Can they actually be classics if they were deliberately lost? I don’t know, but inspired by Jane Gutter of the Cultural Gutter with all her movie-watching shenanigans, I decided they needed to exist. The hard part was stopping once I started…
A snippet to whet your appetite:
LLAMA RIDERS OF THE SEVENTH MOON (1953)
Despite a cast that included several purebred llamas and enthusiastic jockeys, the film failed to take off—perhaps for the same reasons. Rumour had it that producer Alana Perez refused to work the llamas for the grueling shifts that director Jimenez Arlberg demanded, citing the concerns of the Quechua handler of the beasts who claimed they were never used as mounts at all. Indeed throughout the production it is possible to see llamas doing their best to dislodge riders with bucking, rolling and lying down on top of them. By the end of the shoot, the disgusted breeder took off with his llamas and it became necessary to shoot several key scenes with large dogs. It is to the credit of editor Roberta Santiago that in most of the scenes the change is hardly obvious. However, with the majority of the budget spent on acquiring the llamas, the sets were rushed and poorly constructed. In fact during the infamous crater scene, it is possible to glimpse the surprised crew revealed as one panel of the set falls away. Arlberg’s attempts to connect the script to a Ray Bradbury story for publicity purposes backfired when the angry writer sent him a fake vicuña scarf in retort.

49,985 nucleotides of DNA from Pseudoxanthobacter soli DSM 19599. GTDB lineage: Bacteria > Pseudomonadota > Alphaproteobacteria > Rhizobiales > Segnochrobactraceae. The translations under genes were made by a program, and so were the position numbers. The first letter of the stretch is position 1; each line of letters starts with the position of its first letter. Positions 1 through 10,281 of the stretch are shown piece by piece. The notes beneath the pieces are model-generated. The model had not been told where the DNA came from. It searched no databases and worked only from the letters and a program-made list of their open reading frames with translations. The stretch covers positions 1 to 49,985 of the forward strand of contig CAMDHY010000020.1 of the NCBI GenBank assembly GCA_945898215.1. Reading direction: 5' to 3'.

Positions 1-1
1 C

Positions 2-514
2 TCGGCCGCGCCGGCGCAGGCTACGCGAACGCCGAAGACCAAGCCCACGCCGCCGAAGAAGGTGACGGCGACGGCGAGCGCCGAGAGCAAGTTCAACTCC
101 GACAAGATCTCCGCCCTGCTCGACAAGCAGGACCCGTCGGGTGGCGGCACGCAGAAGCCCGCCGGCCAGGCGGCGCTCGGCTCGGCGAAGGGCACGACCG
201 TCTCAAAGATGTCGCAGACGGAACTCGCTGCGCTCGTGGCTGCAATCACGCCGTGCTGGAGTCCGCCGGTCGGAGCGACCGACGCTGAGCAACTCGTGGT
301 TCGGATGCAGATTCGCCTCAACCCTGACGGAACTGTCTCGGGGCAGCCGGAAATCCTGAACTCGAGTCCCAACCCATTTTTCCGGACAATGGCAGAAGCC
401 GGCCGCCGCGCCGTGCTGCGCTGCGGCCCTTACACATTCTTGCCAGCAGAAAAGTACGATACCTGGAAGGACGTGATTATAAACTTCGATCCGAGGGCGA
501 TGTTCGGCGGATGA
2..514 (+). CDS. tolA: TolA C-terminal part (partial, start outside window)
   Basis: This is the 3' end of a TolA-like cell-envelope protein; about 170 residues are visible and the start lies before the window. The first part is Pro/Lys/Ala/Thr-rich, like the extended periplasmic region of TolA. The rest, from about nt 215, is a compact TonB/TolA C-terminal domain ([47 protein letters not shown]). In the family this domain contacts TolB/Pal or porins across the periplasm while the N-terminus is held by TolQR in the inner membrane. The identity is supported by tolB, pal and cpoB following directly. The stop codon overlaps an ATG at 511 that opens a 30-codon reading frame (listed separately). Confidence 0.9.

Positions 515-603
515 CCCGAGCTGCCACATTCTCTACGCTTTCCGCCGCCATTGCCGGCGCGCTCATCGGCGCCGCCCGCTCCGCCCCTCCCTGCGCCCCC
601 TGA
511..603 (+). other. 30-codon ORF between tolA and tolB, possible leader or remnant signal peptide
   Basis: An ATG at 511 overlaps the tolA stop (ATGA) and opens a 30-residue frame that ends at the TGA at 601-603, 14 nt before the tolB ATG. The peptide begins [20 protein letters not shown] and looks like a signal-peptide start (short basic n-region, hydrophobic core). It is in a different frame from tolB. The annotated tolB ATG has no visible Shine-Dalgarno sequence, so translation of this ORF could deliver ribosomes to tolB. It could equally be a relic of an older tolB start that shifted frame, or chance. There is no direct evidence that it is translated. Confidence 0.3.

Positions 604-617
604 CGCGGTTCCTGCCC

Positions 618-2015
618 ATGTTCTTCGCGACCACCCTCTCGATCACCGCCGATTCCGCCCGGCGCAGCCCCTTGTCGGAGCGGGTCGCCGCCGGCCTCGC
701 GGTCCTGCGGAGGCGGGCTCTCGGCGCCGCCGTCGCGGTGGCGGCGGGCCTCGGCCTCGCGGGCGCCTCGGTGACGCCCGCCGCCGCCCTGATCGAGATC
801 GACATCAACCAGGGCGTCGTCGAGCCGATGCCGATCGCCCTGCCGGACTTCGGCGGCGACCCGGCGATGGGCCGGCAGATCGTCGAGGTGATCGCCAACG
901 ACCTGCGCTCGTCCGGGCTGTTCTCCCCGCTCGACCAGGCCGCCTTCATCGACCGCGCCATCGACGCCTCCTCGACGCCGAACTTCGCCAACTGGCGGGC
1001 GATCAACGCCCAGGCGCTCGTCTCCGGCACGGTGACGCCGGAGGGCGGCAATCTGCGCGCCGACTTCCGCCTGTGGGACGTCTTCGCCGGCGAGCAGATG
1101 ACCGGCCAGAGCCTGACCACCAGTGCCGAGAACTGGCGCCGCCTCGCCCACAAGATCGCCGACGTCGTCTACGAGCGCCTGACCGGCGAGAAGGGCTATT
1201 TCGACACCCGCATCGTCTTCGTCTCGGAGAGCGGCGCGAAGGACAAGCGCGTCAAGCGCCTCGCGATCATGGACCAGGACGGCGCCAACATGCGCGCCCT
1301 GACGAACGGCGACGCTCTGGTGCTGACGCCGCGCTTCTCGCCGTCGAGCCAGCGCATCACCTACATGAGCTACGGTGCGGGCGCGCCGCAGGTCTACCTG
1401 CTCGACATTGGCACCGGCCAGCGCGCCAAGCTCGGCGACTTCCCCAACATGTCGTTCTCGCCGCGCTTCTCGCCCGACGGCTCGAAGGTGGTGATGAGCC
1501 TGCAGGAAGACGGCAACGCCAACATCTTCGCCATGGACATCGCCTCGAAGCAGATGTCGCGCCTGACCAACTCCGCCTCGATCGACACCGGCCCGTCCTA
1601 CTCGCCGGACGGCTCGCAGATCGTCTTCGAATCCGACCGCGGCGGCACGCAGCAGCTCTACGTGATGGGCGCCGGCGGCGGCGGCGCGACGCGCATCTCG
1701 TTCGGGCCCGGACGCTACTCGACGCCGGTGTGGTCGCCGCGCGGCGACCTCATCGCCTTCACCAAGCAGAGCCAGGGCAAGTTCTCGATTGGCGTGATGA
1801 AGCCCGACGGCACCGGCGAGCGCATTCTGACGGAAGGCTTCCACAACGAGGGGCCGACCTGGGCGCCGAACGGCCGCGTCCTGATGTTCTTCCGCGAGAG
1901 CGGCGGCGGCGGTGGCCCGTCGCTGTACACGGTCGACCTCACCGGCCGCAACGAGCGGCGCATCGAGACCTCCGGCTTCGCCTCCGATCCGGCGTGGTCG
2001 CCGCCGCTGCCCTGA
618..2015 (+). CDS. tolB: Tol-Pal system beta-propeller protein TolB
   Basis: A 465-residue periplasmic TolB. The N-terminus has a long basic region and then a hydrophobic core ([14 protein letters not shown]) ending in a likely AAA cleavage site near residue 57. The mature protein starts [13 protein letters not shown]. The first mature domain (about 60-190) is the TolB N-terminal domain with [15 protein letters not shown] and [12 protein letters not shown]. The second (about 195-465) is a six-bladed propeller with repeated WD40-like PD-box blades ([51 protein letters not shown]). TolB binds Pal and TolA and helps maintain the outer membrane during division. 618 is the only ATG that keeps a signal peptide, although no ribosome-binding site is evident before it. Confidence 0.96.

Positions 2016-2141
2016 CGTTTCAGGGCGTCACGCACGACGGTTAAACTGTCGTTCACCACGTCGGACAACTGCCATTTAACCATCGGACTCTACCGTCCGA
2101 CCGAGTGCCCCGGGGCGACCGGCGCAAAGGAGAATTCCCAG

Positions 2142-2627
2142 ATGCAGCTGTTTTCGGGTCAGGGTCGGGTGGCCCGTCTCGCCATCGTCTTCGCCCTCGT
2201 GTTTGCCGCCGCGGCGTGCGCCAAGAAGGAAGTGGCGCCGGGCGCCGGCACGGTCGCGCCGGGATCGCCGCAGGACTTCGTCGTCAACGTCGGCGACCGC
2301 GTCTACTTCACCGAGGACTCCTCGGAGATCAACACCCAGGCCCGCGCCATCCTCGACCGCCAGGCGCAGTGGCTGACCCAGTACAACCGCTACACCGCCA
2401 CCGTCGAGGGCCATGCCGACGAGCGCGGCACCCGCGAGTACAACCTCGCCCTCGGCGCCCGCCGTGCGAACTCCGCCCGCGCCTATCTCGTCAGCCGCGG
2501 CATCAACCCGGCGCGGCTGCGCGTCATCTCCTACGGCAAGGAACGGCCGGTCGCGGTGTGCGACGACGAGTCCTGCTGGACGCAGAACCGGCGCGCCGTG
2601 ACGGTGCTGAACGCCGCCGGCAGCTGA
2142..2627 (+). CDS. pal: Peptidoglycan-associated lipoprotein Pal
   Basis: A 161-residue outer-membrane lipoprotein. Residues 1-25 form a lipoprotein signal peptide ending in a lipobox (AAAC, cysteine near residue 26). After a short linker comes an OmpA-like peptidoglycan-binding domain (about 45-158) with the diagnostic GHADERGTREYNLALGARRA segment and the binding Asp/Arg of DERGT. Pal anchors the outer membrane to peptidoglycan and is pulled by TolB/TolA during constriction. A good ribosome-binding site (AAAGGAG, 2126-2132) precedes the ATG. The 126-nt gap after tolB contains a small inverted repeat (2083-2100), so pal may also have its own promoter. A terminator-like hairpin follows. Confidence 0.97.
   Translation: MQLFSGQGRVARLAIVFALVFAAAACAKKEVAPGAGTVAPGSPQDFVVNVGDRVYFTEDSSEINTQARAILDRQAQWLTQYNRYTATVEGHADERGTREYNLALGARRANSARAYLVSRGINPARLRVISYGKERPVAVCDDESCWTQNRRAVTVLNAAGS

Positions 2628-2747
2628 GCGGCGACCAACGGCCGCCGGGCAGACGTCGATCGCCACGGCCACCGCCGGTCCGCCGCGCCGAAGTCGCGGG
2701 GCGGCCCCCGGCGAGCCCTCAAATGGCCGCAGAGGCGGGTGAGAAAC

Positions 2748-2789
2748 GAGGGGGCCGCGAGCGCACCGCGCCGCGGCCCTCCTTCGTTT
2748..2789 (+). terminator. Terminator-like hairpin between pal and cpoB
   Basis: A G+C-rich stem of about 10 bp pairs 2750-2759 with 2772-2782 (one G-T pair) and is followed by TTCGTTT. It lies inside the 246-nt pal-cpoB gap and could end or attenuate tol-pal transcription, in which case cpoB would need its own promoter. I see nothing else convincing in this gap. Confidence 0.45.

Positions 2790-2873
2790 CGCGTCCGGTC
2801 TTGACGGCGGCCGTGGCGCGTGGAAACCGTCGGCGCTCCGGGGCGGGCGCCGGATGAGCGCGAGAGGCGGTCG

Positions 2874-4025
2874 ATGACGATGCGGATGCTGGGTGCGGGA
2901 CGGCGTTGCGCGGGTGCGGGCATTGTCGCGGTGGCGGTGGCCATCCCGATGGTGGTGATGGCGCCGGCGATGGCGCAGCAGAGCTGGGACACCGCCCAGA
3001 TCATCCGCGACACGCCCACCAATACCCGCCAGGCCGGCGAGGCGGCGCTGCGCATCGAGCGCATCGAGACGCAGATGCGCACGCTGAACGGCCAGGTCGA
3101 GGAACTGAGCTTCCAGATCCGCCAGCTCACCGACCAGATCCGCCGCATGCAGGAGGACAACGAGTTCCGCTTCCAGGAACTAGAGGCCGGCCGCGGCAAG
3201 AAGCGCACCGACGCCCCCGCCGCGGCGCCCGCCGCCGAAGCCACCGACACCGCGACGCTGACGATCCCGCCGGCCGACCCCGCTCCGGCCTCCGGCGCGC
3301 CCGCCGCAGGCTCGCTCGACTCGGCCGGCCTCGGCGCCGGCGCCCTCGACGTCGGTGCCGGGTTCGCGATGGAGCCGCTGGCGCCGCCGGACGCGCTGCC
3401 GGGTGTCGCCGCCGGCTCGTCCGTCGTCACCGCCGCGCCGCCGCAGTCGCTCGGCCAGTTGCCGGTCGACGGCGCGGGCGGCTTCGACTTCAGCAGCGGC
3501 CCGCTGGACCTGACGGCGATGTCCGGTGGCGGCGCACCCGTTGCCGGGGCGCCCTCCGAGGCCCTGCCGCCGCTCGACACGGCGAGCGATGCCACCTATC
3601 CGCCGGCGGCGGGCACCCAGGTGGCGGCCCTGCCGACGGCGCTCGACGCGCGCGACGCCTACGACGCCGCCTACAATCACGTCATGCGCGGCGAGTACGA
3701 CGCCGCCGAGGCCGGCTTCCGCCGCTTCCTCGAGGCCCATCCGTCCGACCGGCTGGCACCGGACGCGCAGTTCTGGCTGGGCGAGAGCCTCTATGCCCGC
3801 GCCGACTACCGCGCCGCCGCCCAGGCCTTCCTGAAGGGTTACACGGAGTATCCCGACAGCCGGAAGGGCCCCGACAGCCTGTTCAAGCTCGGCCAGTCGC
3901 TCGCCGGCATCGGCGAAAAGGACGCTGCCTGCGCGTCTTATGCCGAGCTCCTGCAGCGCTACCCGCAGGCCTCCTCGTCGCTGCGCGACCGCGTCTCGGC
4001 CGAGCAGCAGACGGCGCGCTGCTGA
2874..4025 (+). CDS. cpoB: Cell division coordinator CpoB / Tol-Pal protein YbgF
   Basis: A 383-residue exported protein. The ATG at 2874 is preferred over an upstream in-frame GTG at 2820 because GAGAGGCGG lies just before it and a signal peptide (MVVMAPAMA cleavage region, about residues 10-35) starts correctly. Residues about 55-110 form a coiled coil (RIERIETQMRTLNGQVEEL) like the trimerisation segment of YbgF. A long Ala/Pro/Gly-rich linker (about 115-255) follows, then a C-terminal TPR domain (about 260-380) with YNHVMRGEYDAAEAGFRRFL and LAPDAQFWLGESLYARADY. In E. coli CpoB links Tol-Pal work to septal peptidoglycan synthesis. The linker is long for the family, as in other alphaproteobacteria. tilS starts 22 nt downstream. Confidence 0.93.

Read the rest here.